5 comments on “Creating your creative workspace

  1. Looking forward to your additional comments about creative workspaces.  I’ve come to the conclusion that this is really a critical area to be a good to great artisan.  But I have little personal experience in establishing the right environment.  Thanks for addressing such a wide variety of topics relative to us new-genre woodworkers.

  2. Paul, I enjoy reading your insightful and informative blog. After many years of recreational woodworking (on and off) your thoughts on the subject have renewed my enthusiasm and given me much food for thought. For what it’s worth, a few thoughts of my own:
    First, you seem to be beating yourself up over the ‘machines vs. hand tool’ thing – apologizing almost for admitting to the occasional use of a planer or bandsaw or whatever. Tools ARE machines….machines are tools.

    Your skill and craftsmanship is self evident and awesome – but I must presume to take issue with you when you imply (directly or indirectly) that machines are a substitute for skill and therefore require none. Just as with a dovetail saw, hand plane or chisel, acquiring sufficient prowess with a router or a tablesaw without maiming oneself takes time and patience.

    I can produce reasonably good dovetails by hand, but since I don’t do this all that frequently, it takes me a while. It also takes me a while to set up my dovetail jig, but I get good results because I have acquired a level of skill with the router/jig combination. You really can’t just plug the thing in, point it in the direction of a chunk of timber and produce a chest of drawers. It’s a machine, yes, but you have to learn how to use it  properly to get a good result – same as with hand tools. I am proud of the outcome whichever method I use – my friends and family are impressed because they can’t do it at all!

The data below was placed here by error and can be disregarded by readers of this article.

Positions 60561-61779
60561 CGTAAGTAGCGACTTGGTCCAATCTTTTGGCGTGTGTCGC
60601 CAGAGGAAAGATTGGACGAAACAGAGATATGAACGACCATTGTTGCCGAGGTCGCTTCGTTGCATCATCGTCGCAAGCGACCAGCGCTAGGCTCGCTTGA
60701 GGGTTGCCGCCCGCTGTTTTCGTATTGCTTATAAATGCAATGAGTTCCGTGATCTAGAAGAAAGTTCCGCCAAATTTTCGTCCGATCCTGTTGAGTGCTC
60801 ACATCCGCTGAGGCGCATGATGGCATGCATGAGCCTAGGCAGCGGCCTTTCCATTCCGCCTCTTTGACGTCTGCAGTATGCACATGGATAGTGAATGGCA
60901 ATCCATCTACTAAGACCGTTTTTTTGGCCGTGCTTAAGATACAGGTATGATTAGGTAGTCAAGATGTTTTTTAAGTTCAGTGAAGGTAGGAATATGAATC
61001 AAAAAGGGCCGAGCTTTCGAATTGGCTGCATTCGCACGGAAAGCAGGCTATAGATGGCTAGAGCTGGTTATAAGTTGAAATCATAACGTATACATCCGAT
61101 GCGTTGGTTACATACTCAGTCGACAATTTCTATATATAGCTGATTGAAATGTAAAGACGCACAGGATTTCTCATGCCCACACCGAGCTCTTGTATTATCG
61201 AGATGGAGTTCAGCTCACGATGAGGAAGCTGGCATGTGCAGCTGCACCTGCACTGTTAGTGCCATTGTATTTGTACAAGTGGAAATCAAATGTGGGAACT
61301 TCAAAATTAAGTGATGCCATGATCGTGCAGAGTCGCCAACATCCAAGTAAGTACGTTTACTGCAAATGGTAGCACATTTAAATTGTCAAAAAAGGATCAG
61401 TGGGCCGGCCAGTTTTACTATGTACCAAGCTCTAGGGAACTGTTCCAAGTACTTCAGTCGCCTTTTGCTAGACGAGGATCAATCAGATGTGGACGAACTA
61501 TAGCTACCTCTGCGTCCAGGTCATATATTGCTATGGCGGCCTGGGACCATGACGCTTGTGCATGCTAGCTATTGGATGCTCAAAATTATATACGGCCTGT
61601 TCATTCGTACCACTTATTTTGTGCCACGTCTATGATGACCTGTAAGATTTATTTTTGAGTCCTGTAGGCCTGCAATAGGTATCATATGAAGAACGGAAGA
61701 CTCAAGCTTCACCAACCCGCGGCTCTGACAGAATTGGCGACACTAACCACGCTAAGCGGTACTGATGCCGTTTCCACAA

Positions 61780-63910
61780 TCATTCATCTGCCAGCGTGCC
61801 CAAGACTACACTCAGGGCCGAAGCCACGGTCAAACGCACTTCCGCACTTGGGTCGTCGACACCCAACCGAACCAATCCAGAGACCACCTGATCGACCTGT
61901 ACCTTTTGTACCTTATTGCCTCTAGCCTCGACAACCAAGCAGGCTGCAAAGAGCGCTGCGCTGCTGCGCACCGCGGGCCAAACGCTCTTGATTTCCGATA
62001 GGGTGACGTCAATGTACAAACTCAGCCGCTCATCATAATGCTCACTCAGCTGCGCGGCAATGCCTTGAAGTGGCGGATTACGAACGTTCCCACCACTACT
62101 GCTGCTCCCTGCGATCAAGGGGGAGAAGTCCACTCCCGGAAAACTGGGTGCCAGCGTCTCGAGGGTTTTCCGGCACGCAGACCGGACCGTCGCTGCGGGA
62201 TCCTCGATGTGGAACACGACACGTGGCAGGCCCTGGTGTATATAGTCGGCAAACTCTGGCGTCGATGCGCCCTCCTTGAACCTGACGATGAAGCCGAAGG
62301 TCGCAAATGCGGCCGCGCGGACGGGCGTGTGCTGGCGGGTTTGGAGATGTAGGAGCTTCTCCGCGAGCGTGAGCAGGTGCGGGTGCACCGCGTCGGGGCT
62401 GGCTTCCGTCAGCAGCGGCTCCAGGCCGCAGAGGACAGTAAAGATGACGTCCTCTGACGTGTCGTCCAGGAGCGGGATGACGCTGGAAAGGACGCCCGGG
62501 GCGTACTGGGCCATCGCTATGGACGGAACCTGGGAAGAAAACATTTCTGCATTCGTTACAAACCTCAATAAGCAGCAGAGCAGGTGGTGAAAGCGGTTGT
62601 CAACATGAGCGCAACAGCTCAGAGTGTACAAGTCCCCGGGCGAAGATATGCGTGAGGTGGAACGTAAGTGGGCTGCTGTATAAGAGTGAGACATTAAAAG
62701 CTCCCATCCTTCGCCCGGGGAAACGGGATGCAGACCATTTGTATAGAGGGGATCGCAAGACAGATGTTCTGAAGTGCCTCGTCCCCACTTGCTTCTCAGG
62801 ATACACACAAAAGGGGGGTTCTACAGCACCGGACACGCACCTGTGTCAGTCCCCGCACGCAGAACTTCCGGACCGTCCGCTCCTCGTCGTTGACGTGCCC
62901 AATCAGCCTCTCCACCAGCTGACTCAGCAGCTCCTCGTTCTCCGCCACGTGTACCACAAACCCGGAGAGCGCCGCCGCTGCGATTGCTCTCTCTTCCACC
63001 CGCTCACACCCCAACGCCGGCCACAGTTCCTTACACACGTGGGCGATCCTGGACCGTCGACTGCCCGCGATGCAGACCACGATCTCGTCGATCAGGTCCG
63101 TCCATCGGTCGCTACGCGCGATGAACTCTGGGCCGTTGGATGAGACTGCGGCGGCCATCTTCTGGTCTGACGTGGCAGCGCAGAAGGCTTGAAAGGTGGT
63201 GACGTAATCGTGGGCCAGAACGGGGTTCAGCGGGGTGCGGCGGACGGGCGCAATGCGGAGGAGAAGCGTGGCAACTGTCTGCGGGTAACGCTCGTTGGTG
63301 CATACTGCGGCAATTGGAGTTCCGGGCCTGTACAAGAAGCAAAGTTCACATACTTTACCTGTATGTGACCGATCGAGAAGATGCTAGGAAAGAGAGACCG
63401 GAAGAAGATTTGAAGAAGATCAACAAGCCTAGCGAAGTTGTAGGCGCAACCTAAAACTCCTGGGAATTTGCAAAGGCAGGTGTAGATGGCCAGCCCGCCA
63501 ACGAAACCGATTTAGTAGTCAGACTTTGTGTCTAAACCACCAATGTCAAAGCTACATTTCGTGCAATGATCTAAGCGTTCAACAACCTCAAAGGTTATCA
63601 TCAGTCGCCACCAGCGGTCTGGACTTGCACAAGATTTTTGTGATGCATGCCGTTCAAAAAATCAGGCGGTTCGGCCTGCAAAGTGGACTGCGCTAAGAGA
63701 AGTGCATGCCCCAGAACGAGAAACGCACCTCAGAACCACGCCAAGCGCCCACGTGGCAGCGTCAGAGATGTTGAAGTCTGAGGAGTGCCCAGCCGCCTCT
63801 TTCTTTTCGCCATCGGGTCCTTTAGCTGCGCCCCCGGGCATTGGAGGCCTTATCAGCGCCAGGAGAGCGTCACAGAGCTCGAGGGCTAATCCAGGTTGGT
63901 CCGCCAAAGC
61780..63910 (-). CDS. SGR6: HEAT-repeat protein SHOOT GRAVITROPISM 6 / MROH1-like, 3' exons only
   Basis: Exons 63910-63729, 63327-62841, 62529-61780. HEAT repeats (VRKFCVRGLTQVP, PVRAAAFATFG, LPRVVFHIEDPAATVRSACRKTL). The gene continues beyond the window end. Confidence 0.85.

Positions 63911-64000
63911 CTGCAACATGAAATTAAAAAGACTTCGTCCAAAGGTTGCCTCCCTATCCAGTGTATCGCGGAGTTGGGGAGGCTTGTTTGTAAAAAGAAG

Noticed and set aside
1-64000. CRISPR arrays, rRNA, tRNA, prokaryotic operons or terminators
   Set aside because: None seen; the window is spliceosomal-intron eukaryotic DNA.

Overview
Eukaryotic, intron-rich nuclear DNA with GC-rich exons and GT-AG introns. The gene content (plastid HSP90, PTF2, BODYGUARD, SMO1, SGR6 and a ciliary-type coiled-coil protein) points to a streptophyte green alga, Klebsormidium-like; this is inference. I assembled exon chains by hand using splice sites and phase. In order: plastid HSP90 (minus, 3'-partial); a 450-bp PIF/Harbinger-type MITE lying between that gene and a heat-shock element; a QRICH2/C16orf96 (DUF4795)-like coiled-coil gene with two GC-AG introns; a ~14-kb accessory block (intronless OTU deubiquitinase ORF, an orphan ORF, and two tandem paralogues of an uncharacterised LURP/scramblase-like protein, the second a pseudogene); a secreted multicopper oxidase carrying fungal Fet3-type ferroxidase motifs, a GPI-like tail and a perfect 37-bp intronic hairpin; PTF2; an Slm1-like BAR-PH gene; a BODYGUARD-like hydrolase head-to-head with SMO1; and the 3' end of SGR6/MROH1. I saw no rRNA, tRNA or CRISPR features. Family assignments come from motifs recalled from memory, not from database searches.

Don’t get me wrong – I love using hand tools- the feel and sound of sharp plane skimming off a shiver of wood and the thrill of a chisel shearing end grain encapsulate for me the joy of working with wood; and I own planes, saws and chisels which I cherish as artifacts in their own right.

    Work, recreation…Machines, hand tools…as you say yourself, balance is the key.

    Regards, Brendan

  3. I have a small basement workshop of almost 200sq/ft. It has a solid door but no windows. I am curious what you suggest to make the shop more comfortable?

    I have installed lights that are close to daylight brightness, and I have 4 banks of lights that should be more than enough light. In fact, I have to turn off one or 2 banks at times because it does seem to create a little bit of glare.

  4. Rereading this blog I suddenly realise I have to refocus..from the inside…feel…it is in the distance between things and the place in the space surrounding me…to get to the joy of working..